Regardless of industry, most companies aim to increase sales, build customer loyalty, improve operations, and reduce costs. To achieve those goals, companies need to gain a better understanding of what sales and service process changes will have the most impact on performance and then share that insight throughout the entire company.
For instance, is it more important for a sales representative to make the sale and thereby meet her quota, or is the priority making the sale while properly setting customer expectations, thereby lowering support cost and lining up the next two sales opportunities? Aspects such as customer experience and profitability should be considered more important than simply hitting a sales number or call handling quota.
Changing long-standing approaches, however, requires operational reassessment, focused execution, and reinforcement at every level of the organization. With the massive rise in enterprise data, sales performance management and service performance management are two technologies that can help companies reach their customer facing goals.
Integrated performance data is key
In successful companies, sales and service departments typically share a common strategy for customer lifecycle management, which translates into an approach for maximizing customer value and profitability. In the past these departments were usually managed and graded on such tactical aspects as average handle time (for service agents) and number of customer activities (for sales reps), plus retention and sales targets hit. They now need to work together and learn from each other to enable a winning model.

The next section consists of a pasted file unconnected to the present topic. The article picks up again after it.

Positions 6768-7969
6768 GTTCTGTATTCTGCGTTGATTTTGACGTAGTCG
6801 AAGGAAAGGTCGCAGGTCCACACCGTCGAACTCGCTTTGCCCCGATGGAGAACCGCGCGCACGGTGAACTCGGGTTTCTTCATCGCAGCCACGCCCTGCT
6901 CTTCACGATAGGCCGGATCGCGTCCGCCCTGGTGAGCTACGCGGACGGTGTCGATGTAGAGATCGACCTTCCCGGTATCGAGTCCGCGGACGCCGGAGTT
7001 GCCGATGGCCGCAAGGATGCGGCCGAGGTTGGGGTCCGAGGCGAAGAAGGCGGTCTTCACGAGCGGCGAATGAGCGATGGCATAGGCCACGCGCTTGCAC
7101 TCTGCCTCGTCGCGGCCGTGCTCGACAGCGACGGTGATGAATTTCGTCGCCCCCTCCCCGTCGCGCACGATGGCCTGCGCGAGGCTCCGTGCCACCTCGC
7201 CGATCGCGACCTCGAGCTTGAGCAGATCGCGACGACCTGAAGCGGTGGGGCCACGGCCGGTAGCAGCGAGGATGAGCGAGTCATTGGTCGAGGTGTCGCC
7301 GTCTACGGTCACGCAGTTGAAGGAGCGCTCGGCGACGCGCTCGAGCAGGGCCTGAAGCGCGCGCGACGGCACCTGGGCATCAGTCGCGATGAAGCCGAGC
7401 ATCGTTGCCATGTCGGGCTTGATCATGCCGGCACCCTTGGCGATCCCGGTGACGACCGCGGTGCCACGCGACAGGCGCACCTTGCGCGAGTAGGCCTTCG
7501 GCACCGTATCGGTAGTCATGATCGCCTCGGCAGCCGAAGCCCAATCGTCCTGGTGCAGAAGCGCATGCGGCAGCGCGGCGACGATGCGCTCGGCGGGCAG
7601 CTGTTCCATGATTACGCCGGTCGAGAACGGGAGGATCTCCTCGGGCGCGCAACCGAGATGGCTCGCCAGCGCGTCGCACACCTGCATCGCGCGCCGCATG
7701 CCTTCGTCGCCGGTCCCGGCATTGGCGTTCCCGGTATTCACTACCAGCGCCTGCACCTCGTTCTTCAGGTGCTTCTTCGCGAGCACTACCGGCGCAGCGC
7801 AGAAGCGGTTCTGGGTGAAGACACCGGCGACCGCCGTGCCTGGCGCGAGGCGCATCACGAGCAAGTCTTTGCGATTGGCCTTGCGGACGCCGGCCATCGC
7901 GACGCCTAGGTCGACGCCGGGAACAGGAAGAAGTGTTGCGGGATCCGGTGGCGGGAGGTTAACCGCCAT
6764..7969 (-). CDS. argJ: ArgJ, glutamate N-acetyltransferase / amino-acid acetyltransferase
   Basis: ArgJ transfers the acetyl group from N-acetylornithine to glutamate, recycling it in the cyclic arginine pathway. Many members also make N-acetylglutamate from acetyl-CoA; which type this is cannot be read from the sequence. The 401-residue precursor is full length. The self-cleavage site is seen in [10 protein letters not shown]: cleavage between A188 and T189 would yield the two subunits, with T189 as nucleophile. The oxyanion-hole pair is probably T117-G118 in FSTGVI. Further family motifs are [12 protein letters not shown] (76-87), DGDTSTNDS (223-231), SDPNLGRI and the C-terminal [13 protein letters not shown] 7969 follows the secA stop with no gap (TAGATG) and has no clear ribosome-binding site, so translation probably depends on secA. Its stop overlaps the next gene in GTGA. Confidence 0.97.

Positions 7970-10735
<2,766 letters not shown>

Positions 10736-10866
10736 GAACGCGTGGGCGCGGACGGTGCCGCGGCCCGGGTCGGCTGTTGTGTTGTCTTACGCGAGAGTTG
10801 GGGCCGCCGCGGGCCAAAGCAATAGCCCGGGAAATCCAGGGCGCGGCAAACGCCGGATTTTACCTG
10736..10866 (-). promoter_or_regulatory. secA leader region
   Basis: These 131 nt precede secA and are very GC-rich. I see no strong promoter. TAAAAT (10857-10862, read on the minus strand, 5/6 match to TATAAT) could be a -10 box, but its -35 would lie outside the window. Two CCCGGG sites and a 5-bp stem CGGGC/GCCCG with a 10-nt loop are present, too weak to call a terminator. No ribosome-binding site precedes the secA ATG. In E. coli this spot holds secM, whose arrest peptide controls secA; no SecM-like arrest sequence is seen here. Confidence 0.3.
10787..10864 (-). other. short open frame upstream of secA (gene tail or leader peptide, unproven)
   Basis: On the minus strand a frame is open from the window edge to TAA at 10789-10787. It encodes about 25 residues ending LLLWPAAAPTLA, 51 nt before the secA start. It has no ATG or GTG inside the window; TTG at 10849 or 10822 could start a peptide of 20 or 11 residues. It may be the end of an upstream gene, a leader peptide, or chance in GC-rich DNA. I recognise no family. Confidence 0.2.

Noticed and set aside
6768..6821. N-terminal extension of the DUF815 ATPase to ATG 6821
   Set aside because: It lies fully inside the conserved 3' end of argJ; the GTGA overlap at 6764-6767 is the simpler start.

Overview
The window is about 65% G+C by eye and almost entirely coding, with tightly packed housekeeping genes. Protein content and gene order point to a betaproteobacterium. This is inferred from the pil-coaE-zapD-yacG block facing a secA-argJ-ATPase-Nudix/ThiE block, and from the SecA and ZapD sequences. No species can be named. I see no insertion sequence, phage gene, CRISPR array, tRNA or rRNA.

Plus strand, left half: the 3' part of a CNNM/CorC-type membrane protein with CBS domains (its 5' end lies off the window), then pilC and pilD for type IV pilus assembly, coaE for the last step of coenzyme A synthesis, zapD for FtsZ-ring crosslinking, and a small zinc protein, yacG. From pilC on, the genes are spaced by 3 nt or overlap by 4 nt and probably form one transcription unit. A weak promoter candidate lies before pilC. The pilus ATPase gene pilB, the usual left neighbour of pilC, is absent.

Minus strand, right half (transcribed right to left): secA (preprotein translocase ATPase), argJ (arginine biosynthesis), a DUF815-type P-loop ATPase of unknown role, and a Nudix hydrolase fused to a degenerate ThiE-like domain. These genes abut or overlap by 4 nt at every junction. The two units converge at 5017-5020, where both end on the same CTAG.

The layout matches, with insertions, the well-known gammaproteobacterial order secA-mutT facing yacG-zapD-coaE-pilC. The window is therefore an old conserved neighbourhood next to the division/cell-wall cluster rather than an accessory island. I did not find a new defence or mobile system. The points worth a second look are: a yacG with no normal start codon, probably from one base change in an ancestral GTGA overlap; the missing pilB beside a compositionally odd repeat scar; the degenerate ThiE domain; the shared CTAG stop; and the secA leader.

What can sales learn from service? Generally, a central process in the sales function is commissioning because variable pay motivates sales behavior in a way that aligns best with overall company goals. Therefore, the most important metric that is derived from performance data is variable pay. Common metrics, such as quotas and territory assignments, all factor in the commission engine calculations. But there are other metrics that successful companies examine, including customer value, profitability, customer-associated service cost, Net Promoter, and retention that cross the line into service and have a significant impact on future sales. While the commission engine has been the historical driver of incentive compensation activity, it's important for companies to apply best practices from the service department to achieve broader financial goals.
For years service departments have offered advanced coaching for their agents to help improve performance. Having new, advanced metrics, such as first-call resolution (FCR), can give supervisors and agents an all-around picture of performance and provide insight as to how agents can improve. Sales can learn from this, as well. This means looking beyond quota attainment to things like total customer journey across channels, lifetime value, or upsell and cross-sell rates. In order to set your organization up for success, sales departments should map out plans to measure multiple activities and tie them into the sales commission engine. This gives a truer perspective of the salesperson's performance, how his grade compares to other reps, and, most important, how well it helps improve customer loyalty.